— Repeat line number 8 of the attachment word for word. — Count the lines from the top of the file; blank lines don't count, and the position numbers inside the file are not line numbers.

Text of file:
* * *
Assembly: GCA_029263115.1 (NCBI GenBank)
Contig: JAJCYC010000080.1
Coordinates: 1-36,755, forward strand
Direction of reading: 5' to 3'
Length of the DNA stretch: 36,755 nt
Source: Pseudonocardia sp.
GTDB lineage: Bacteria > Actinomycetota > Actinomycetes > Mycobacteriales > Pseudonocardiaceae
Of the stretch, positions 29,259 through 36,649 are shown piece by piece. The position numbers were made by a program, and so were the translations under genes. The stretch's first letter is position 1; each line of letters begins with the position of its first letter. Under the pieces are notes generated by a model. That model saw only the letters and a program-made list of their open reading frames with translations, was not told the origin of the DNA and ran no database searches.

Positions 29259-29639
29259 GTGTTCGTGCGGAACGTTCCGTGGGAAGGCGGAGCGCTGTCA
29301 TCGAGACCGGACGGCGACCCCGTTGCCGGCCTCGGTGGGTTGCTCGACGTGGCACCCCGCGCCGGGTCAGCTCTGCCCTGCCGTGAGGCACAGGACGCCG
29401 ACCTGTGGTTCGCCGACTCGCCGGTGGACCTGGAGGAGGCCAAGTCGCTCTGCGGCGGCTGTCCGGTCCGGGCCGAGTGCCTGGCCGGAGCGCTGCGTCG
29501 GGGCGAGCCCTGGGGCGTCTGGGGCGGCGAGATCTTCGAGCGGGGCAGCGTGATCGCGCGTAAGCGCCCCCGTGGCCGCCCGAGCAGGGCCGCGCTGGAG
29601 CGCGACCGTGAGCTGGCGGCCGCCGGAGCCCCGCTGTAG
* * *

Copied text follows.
Of the stretch, positions 29,259 through 36,649 are shown piece by piece. The position numbers were made by a program, and so were the translations under genes. The stretch's first letter is position 1; each line of letters begins with the position of its first letter. Under the pieces are notes generated by a model. That model saw only the letters and a program-made list of their open reading frames with translations, was not told the origin of the DNA and ran no database searches.